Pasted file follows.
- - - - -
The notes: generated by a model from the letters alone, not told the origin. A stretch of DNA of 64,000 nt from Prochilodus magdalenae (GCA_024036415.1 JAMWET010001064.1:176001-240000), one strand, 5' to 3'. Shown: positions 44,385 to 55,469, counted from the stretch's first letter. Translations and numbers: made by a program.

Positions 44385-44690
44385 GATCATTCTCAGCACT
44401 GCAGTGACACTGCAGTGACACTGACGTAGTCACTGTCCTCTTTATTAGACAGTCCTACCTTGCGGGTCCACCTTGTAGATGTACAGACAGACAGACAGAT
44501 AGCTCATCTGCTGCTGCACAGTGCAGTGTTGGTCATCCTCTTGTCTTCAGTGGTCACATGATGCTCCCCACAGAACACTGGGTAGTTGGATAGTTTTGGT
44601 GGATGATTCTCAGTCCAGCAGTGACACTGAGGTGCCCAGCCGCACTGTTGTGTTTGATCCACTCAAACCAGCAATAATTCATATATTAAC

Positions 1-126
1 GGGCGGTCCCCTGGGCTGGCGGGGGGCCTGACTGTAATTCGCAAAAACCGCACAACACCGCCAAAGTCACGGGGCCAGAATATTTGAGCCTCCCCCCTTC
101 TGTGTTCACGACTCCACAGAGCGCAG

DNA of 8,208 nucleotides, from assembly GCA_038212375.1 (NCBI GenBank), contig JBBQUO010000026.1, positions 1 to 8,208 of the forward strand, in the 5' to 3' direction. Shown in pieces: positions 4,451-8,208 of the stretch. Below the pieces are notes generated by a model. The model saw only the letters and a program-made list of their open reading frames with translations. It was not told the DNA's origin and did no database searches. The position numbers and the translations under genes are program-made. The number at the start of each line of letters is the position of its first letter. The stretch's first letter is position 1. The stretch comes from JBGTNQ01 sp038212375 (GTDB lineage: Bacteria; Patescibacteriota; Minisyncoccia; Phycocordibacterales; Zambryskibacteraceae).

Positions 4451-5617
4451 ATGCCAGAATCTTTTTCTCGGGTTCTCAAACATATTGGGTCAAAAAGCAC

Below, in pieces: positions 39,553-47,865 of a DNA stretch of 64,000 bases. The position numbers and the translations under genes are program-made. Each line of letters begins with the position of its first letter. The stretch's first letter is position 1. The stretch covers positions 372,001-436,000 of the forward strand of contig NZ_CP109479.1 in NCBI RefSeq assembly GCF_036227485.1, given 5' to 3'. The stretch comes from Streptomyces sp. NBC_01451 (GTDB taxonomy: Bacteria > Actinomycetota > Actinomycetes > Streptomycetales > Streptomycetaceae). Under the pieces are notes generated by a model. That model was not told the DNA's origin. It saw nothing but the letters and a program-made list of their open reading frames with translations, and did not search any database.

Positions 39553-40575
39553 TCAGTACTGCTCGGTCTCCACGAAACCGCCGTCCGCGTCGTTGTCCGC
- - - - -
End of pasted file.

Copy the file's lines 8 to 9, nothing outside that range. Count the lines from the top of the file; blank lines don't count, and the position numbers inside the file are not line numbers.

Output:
1 GGGCGGTCCCCTGGGCTGGCGGGGGGCCTGACTGTAATTCGCAAAAACCGCACAACACCGCCAAAGTCACGGGGCCAGAATATTTGAGCCTCCCCCCTTC
101 TGTGTTCACGACTCCACAGAGCGCAG